WASHINGTON — Juror No. 4 in Sen. Ted Stevens' federal corruption trial, otherwise known as Marian Hinnant, didn't leave the trial to attend her father's funeral in California, as she told the judge at the time.
Instead, Hinnant had a plane ticket to see the Breeders' Cup at Santa Anita Park near Los Angeles and didn't want to miss it, she told the judge Monday. U.S. District Judge Emmet Sullivan had ordered her to court to find out why she'd left town and lost contact with him, forcing him to replace her just hours before the jury found the Republican Alaska senator guilty last week.
"I just wanted to go to the Breeders' Cup," she told reporters outside the courthouse in a rambling and at times incoherent interview.
Stevens, 84, is fighting for his political life in Tuesday's election against Democratic Anchorage Mayor Mark Begich.
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Since a jury found Stevens guilty on seven counts of failing to report more than $250,000 in gifts, he's continued to maintain his innocence. Relying on the technical definition of "conviction," which doesn't take effect until sentencing, Stevens has been telling supporters that he isn't a convicted felon. He's vowed to appeal on grounds that prosecutors engaged in rampant misconduct.
"This is another sad chapter in a trial that has been plagued by unusual occurrences," Stevens said in a statement Monday. "The facts that emerged today further demonstrate what we've dealt with in Washington, D.C., during the course of this trial."
The jury did have several problems, beginning on Oct. 22, its first day of deliberations, when jurors sent Sullivan a note asking to go home early because they were stressed and needed "clarity." The second day, they sent a note saying that one of the jurors was disruptive and prone to violent outbursts, and asking that she be removed from the jury. Sullivan lectured them on being civil and let them go home early.
That evening, he heard from Hinnant, who told him she needed to go to California to tend to her father's funeral. Sullivan suspended deliberations for a day while he determined what to do, then lost contact with Hinnant over the weekend. He brought in an alternate juror on Oct. 27; within hours, the jury came to a unanimous verdict of guilty on all seven counts.
On Monday, on her way from the courthouse to the subway, Hinnant told reporters that she would have found the Alaska senator guilty had she remained on the jury.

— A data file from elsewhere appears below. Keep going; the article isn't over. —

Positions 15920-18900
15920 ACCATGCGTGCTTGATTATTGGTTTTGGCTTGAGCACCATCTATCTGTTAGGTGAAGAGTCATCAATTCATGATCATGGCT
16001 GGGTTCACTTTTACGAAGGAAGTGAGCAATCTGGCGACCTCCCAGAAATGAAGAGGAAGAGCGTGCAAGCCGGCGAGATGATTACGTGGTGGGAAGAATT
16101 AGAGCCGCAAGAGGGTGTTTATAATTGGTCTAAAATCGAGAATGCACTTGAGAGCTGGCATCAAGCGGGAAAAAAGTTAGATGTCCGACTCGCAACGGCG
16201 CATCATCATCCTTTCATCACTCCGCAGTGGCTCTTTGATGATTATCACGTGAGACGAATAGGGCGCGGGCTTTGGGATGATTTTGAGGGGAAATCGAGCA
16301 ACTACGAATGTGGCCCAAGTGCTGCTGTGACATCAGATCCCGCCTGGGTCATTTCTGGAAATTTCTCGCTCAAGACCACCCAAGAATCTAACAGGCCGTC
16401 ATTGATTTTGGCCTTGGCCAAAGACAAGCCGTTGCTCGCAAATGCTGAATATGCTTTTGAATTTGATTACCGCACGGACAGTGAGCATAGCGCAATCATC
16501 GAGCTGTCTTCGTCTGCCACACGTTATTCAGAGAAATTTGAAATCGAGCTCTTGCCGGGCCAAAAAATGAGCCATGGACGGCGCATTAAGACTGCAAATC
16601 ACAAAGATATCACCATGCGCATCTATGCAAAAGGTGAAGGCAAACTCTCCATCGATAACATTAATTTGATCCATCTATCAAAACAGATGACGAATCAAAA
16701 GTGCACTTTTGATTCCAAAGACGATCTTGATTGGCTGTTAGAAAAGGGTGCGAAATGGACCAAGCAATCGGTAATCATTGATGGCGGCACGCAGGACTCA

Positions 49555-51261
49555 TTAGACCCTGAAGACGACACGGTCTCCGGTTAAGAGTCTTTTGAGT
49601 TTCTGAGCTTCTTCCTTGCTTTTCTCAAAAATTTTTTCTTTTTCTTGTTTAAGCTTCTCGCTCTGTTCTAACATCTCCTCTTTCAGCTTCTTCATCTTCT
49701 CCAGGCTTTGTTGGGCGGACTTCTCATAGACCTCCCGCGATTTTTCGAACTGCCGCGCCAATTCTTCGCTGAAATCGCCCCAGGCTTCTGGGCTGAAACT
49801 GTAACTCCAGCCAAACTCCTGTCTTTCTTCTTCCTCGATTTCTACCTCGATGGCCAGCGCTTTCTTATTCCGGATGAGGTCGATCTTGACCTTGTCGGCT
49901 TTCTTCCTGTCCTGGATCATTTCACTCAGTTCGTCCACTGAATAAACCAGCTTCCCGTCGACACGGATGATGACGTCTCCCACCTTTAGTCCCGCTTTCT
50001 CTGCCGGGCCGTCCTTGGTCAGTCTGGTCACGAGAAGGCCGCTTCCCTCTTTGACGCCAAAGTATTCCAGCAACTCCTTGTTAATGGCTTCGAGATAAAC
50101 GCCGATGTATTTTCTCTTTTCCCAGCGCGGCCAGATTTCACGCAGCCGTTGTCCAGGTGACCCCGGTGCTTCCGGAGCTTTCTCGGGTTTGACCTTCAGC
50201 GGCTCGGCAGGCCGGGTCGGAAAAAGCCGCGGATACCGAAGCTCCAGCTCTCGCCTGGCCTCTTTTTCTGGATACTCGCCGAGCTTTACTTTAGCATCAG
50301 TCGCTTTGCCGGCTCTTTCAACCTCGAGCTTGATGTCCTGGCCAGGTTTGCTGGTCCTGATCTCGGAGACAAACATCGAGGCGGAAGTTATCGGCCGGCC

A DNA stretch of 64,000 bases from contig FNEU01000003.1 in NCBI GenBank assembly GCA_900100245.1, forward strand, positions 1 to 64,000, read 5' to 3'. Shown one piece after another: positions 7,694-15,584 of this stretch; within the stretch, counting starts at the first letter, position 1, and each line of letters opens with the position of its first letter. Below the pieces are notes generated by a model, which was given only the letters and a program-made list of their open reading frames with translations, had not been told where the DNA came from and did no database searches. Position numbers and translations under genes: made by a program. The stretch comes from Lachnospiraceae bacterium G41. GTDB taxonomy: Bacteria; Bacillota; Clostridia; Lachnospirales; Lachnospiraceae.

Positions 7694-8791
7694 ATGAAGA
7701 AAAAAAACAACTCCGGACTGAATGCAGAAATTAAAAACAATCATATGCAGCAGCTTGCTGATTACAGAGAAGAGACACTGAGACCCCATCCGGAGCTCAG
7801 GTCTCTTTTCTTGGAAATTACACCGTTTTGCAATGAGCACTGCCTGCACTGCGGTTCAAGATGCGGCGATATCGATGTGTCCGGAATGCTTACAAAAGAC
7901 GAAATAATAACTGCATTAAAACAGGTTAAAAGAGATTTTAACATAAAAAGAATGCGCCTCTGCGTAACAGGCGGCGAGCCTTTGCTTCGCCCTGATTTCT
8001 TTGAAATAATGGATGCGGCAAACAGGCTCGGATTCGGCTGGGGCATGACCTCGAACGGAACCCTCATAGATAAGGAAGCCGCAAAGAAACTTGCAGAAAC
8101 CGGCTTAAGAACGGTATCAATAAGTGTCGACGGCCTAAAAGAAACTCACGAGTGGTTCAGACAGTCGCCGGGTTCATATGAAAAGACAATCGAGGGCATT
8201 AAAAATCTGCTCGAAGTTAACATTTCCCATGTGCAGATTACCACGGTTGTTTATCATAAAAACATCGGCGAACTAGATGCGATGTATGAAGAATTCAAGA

"He didn't do anything any other congressman or senator or governor or president has not done," she said. "He was guilty, but these other ones are just as guilty if not more guilty."
Hinnant, a petite woman who works as an Avis car-rental agent at Union Station, was wearing her red Avis uniform Monday in court. The 52-year-old has a distinctive appearance, dominated by a teased mass of long blond hair. She was wearing heavy eyeliner that was emphasized by her black-framed glasses, a style popularized in the late 1980s by the talk-show host Sally Jessy Raphael.
Her lawyer, federal public defender A.J. Kramer, tried to keep her from saying much in court, telling the judge only that "her state of mind was such that she had to go to California."
"She apologizes to the court. In fact, her father did not die," Kramer said. "The story about her father was just one that popped into her head."
Hinnant cut in, however, and in a thick Kentucky drawl gave a rambling, incoherent and completely baffling monologue about her former employers in the horse-racing industry in Kentucky. She mentioned drugs, wiretaps and horse racing but made little sense.
"I'm not the one who was selling the drugs; I'm not the one who was doing the drugs," she said, a comment that baffled nearly everyone in the courtroom.
She said she felt a bit guilty about leaving behind her responsibilities but that she really wanted to attend the Breeders' Cup.
"I didn't think they would go this long," she said of the four-week trial. "And I needed to go to California; I wanted to go to Breeders' Cup. I worked in the horse industry."
Bizarre as Hinnant's story is, it's unlikely that her lies as a juror could be grounds for overturning the verdict or for an appeal, said Mike Seidman, a professor of constitutional and criminal law at Georgetown University Law Center. The judge acted on the information he had at the time, not information he gleaned later, he said.
It's also unlikely that Hinnant's presence would have changed the verdict. The juror herself said that fellow jurors should have come to a verdict sooner, but they were "slow in finishing it up" because some were "messing around." She also said several times that she thought Stevens was guilty, although she also said she thought that, universally, politicians were "all guilty."
Sullivan let her go without sanctioning her, saying that he was going to "accept Mr. Kramer's representation that you were not able to (deliberate) and for reasons that were serious to you."
He added: "I'm convinced you were not able to deliberate."